"It isn't easy, when you come to think of it. You call on the man who wants a policy, and he says: 'Your premiums are ten per cent higher than the Globe & Universe's.' And you say: 'Yes, but our company started with a capital of £250, and now it's got a reserve of £36,000,000 - and the G. & U.'s reserves are only £23,500,000.' And the man doesn't ask how many mugs' pockets must have been emptied into them, he just pulls out his chequebook and makes another.
"It just shows it doesn't much matter what you say. It's how you say it that counts. . . . Why shouldn't we start by taking over the Insurance Companies?"
Mr. Salaman's fellow cabinet-ministers always felt a little breathless when he had been really roused to address them in earnest.
You couldn't say he was exactly a socialist. They knew that a portrait of Mussolini met his waking eyes every morning on his bedroom's sunniest wall. But, somehow, he would go the pace. Not the slow pace suitable to the dignity of the party to which he gave the benefit of his support. Not at all.
Now they blinked at each other uncertainly, and Mr. Huntley-Johnson coughed, and began: "I hope you don't propose a policy of confiscation . . . our most sacred principles . . ."
"Confiscation? Of course not. I'd rather die. But you know that there are a good many hundreds of millions of money fructifying in the pockets of the Insurance Companies. (Yes, I know that's Gladstone. Good word 'fructify' all the same.) Well, we've got to get some money somewhere. You know what we promised. Of course, we needn't remember now, but if you can keep a promise I always think it is just as well. You can't deny that if we had those millions we should know what to do with them.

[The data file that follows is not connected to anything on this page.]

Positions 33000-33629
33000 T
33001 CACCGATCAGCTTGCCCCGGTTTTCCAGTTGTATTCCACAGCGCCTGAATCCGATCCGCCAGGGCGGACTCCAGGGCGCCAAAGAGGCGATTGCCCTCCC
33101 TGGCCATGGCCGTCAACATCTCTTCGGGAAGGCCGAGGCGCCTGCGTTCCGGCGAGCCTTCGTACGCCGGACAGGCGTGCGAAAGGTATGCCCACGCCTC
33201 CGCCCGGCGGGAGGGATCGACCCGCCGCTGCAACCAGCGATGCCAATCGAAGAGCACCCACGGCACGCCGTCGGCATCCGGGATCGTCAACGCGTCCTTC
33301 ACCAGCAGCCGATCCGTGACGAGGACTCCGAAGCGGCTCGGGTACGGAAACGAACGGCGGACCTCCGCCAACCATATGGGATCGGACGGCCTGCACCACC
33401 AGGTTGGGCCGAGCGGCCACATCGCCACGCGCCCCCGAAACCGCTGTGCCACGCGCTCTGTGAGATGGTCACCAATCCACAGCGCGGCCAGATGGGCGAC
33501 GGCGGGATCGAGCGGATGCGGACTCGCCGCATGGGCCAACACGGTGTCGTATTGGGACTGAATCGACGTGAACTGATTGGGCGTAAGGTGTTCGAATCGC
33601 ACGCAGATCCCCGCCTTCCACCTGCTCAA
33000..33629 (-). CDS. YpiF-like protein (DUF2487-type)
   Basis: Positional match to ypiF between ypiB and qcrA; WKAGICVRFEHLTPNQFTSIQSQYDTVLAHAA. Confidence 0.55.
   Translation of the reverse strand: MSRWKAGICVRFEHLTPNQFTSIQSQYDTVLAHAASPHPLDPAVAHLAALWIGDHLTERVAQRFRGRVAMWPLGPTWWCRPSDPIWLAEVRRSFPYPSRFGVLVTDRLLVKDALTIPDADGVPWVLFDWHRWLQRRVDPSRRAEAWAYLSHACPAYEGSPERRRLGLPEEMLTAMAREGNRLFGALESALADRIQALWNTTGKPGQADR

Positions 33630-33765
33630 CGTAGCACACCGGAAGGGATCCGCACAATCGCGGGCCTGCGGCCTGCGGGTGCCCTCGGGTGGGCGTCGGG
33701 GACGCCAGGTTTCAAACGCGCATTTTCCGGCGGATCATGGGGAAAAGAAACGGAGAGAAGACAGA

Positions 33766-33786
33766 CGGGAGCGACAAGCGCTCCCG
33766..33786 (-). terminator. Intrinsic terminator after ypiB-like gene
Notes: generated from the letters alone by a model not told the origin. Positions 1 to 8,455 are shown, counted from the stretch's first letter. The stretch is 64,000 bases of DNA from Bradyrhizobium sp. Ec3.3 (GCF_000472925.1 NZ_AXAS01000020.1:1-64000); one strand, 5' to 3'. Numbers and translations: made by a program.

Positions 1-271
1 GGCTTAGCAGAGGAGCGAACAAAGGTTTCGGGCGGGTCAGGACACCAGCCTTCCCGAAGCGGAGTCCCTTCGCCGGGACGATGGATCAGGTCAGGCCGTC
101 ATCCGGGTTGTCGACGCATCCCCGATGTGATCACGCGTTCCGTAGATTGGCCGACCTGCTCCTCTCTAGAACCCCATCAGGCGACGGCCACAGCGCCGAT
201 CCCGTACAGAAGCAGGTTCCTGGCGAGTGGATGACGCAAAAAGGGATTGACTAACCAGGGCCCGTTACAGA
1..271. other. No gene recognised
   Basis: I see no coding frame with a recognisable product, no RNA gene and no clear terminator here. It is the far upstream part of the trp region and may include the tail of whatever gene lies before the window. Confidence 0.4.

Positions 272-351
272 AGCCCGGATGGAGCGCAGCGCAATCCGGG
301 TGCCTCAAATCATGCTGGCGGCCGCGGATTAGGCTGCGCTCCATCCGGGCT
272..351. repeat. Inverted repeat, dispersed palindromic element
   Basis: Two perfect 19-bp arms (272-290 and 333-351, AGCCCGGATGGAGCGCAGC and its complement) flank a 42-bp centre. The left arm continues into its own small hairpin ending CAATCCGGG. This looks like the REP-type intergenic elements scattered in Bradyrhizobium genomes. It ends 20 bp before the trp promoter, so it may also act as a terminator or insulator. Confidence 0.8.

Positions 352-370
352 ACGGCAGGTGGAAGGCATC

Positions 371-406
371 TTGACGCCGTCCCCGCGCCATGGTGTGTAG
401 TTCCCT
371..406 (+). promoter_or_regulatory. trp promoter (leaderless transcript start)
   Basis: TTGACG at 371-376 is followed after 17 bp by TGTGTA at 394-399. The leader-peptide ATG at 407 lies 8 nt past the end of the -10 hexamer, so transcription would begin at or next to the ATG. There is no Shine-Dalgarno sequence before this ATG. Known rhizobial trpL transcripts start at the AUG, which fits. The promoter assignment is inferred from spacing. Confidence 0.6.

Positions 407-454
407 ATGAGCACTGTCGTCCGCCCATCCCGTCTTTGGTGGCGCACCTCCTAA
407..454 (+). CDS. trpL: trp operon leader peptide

"But I wouldn't confiscate a sixpence. You just leave it to me, and in ten days' time I'll have them just begging to be taken over.
"Now look here, Johnson, I'll tell you what. I won't ask you to put anything in the King's Speech. It sounds rattling well as it is, and perhaps it wouldn't be wise. But just let me run loose on this. Give me a week from the 15th, and I'll get Noel Wallace to write two or three plays - it's Wednesday now, so he could have them ready for Saturday morning - that will cost us ten thousand; and Lord Merseypier can do the press, that will make twenty; and we'll get the Dean to help, say two-fifty; and the broadcasting won't cost us anything; and we shall want a good catchy song for the halls - only one - we want everybody humming the same thing, it's the chorus that matters; and there may be a few other things I shall think of later; the sermons will preach themselves at the weekend when this has gone on from Monday midday. . . ."